Hi-tech Newport firm uncovers medieval past

The boss of a Shropshire firm operating in the hi-tech world of the internet has turned history detective to uncover the story of the company's new home, which is thought to have medieval roots.

Helen (front) with her team at their historic home.
Helen (front) with her team at their historic home.

Helen Culshaw has been on a voyage of discovery to find out more about the property at 5 Chetwynd End, Newport.

She is managing director of digital marketing agency Ascendancy Internet Marketing, which bought the property in 2019 and moved there from Shifnal in September last year after renovating the property.

Intrigued by the building's history, she has been doing some digging.

“We believe there was a building, or range of buildings, at 3/5 Chetwynd End dating back to medieval times,” she said.

“The oldest part of the buildings, the frontage onto Chetwynd End, was measured by Newport History Society and found to be the right width to be a burgage plot.

“A burgage plot was the property owned by a burgess in a medieval town and consists of a long narrow plot with a row of outbuildings stretching out to the rear of a shop or house. Burgesses congregated around main streets and the marketplace.

“The history society also dug some test pits in the garden of Number 5 during the summer of last year and found some pieces of medieval pot among many more modern finds.

Old, and not so old, pottery and glass dug up from the site.

"Within the property is a cruck frame which has been partly exposed by the previous owner and you can see how the building would have been a single storey structure, with the height having been extended upwards at a later date.

“Nothing is known as yet of the building between medieval times and 1835, when it, along with Number 3, appears on the 1835 tithe map in the ownership of Thomas Boultbee, who lived in and rebuilt Chetwynd House next door on the site of a previous farmhouse.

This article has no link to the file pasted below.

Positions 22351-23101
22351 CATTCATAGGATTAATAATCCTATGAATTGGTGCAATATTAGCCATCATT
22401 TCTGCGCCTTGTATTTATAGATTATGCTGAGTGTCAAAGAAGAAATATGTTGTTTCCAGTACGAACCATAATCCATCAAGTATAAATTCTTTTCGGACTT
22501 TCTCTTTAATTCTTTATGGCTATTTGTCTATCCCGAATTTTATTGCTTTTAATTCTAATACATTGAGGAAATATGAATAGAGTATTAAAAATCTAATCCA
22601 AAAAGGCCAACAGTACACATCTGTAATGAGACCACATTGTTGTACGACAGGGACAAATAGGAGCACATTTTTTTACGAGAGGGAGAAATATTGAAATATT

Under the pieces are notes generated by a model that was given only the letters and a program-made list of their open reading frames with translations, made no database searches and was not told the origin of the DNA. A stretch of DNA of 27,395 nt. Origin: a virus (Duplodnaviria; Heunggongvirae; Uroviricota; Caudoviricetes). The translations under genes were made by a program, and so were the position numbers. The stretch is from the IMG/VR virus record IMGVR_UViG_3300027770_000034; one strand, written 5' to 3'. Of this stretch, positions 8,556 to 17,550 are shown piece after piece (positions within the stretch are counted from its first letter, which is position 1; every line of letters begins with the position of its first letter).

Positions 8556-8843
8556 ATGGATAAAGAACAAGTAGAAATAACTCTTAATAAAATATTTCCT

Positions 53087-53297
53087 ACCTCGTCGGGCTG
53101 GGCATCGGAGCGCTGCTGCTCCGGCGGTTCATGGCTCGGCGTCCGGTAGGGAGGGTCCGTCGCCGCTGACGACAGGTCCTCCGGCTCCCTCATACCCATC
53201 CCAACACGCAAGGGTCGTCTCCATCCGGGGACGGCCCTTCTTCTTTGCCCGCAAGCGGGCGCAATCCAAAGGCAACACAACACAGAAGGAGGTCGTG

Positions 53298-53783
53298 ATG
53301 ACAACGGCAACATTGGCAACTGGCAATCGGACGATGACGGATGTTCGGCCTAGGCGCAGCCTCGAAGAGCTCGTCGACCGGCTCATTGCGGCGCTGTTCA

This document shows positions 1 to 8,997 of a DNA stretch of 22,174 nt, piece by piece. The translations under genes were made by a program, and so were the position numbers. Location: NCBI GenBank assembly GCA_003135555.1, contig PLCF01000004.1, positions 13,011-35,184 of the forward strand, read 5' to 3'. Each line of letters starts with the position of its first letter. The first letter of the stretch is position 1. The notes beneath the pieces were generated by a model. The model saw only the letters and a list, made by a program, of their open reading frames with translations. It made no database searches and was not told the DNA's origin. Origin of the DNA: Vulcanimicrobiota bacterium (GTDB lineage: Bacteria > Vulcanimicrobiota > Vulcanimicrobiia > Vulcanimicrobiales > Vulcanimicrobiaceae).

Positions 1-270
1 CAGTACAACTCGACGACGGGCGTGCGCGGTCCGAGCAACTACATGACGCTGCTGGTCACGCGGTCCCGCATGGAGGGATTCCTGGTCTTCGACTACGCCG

“By 1835 the building was the same shape as it is today, so the later additions must have occurred before then.”

Helen said that some time before 1862 the property came under the ownership of John Sarjeant, a local solicitor who also owned and lived in Number 3 next door until his death in 1906.

“That year, the pair of properties were sold at auction – Number 5 was at the time in the occupation of John Tomlinson.

“They were purchased by the Elliott family who lived in Chetwynd House next door, the house built by Thomas Boultbee. H G U Elliott was another solicitor, and he rented out Number 5 to his clerk William Henry Pugh and family, until both Pughs died in 1947.

“A family by the name of Greenaway lived in the property next, in the 1950s and 1960s. Maybe it was one of their children that was responsible for the initials ‘J G’ inscribed in the back wall.

The mysterious initials "J G" are carved into a wall.

“In 1960 the property was described as being in quite a poor state of repair. Rain was coming into the bedrooms, the grate was broken and smoke was pouring into the room from it. The window frames were rotten, the floor had gone through dry rot and you could see the garden through it.

“By 1962, however, a bathroom had been installed and a number of other improvements made. By 1981, however, the building had deteriorated again and needed a thorough overhaul.

“A major renovation and modernisation of the property took place, this being part funded by a grant from the local council. A new kitchen and bathroom were installed, with the bathroom having a toilet for the first time, an internal wall was rebuilt, floors were replaced downstairs, and many other changes made.

“We bought the property in 2019 from the family that had owned it since 1906, and once again it needed a thorough overhaul. We embarked on a project to renovate the house before finally moving in last September.”

Renovations in progress at the building.

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